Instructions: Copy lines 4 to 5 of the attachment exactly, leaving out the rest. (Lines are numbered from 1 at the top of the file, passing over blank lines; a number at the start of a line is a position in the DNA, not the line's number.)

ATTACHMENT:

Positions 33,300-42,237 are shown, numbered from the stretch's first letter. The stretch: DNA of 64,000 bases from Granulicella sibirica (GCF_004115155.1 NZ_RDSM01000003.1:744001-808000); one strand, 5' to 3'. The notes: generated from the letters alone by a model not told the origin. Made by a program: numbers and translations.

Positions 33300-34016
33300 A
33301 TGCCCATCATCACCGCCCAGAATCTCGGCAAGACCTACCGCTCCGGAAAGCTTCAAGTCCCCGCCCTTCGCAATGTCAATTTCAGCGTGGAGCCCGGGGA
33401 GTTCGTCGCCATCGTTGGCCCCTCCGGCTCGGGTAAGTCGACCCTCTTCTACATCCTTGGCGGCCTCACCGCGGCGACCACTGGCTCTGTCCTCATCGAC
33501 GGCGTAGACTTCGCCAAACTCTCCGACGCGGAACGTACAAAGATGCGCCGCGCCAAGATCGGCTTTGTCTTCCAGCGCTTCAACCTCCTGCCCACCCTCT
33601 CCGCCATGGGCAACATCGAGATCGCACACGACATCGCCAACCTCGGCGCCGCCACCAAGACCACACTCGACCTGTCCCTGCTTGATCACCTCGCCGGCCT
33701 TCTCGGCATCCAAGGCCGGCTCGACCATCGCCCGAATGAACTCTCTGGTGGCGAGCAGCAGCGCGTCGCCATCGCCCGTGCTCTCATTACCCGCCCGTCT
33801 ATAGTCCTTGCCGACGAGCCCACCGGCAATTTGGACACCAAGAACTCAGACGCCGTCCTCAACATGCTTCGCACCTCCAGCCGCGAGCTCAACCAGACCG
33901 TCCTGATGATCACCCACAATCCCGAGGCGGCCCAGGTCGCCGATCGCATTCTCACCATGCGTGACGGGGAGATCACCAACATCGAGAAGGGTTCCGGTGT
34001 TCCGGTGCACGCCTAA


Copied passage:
33301 TGCCCATCATCACCGCCCAGAATCTCGGCAAGACCTACCGCTCCGGAAAGCTTCAAGTCCCCGCCCTTCGCAATGTCAATTTCAGCGTGGAGCCCGGGGA
33401 GTTCGTCGCCATCGTTGGCCCCTCCGGCTCGGGTAAGTCGACCCTCTTCTACATCCTTGGCGGCCTCACCGCGGCGACCACTGGCTCTGTCCTCATCGAC